In the Irene Ryan Acting Scholarship competition Brown and scene partner Glen Chitty were finalists (top 10%) among nearly 150 nominees. The students also attended many workshops and productions produced by fellow universities in KCACTF region 2, covering Maryland, Delaware, the District of Columbia, New Jersey, Western New York, Northern Virginia, Ohio, Pennsylvania, and West Virginia.

Professor Saenz was enthusiastic about the experience. “This year I had the privilege of meeting and networking with many wonderful theater professors and attending great workshops. I focused mainly on pedagogical workshops related to costuming, as well as DEI focused workshops and the festival’s RED (Representation, Equity, and Diversity) Initiative which were very helpful.

“I plan on becoming more active with KCACTF leadership. I’m currently working on a game plan based upon this year’s experience to boost student involvement in the future. KCACTF provides great scholarship and networking opportunities. My history with the conference stems from my time as a student via region 3, both as an undergraduate and graduate,” Saenz explained.

Derrian Brown echoed Professor Saenz’s sentiments. “The connections and networking were great. During the competitions there much wasn’t time to interact, but in the later rounds (when the field of competitors had been narrowed) there was more time to talk to other actors from around the region. It was interesting to see how other people come at the work and how their training differs from ours. I met a lot of professionals working in the industry too, who will be great connections for my work with Dreams Affirmed,” UB's first student-run diversity club for students of color in the performing arts.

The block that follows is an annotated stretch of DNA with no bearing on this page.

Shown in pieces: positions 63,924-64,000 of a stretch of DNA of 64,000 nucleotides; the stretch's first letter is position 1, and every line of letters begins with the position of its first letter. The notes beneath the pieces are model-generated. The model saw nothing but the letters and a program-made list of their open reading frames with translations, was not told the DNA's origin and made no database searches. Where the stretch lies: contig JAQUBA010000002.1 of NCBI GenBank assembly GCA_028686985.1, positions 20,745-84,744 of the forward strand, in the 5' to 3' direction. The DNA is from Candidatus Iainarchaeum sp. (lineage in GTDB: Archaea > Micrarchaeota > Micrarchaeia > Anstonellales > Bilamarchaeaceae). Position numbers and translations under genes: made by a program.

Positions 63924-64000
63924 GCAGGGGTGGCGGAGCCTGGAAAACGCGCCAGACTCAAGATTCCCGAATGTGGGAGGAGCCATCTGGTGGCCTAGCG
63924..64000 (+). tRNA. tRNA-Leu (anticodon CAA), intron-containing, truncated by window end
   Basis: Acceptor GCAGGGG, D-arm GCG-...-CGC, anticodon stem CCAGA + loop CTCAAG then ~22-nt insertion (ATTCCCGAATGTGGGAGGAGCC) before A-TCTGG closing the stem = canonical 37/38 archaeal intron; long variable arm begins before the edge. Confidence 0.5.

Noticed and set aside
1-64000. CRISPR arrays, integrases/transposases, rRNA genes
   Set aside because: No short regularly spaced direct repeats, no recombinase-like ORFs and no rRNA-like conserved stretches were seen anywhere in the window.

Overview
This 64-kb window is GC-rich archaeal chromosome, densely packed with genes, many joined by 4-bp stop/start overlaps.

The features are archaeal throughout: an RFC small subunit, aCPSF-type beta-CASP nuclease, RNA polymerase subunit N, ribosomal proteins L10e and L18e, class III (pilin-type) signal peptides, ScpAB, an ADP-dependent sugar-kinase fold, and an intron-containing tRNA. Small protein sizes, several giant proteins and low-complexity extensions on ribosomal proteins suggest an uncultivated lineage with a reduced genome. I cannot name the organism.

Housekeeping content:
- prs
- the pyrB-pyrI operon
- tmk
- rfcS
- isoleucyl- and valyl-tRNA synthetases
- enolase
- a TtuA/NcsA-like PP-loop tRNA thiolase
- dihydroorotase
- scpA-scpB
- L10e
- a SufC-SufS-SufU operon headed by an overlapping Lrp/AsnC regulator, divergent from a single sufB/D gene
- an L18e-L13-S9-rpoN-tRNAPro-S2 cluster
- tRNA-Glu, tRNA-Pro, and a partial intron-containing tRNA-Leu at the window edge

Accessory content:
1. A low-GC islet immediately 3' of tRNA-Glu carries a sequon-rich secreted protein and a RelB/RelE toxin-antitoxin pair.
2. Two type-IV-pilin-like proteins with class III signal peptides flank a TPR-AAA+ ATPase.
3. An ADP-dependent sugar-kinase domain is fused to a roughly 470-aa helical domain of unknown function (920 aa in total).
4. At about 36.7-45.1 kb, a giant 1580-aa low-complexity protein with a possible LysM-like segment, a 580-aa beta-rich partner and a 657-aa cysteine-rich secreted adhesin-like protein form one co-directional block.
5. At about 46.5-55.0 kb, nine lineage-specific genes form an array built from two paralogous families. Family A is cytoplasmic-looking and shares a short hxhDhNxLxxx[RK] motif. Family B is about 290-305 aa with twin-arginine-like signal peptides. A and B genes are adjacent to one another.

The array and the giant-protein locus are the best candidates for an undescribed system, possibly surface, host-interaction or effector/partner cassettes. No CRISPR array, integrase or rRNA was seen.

“Not to toot our own horns, but there was a significant difference in the training we get at UB,” Brown added. “Hearing the feedback students from other schools received (from the judges), it seemed like they were focused on aspects of performance that are second nature to us already at UB. It helped me to understand how thorough and holistic our training is versus some other schools.”

view of students on stage receiving awards.

Brown was strategic in advancing to the finals in both competitions, through multiple rounds of judging.  “There were about 150 competitors in the Irene Ryan (acting competition). Each round had a different set of judges, so we needed to keep our performances fresh each time.